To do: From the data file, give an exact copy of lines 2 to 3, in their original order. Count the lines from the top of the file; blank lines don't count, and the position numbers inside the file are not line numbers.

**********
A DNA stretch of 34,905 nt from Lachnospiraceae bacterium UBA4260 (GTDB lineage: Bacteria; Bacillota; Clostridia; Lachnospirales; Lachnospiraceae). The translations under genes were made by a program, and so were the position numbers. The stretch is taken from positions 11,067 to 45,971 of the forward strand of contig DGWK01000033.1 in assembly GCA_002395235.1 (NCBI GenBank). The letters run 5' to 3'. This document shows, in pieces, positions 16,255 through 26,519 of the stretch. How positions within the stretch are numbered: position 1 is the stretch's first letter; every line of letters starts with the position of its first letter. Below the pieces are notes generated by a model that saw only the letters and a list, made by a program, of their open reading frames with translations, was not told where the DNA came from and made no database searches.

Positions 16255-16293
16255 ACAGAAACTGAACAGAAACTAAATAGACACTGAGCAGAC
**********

Positions 16255-16293
16255 ACAGAAACTGAACAGAAACTAAATAGACACTGAGCAGAC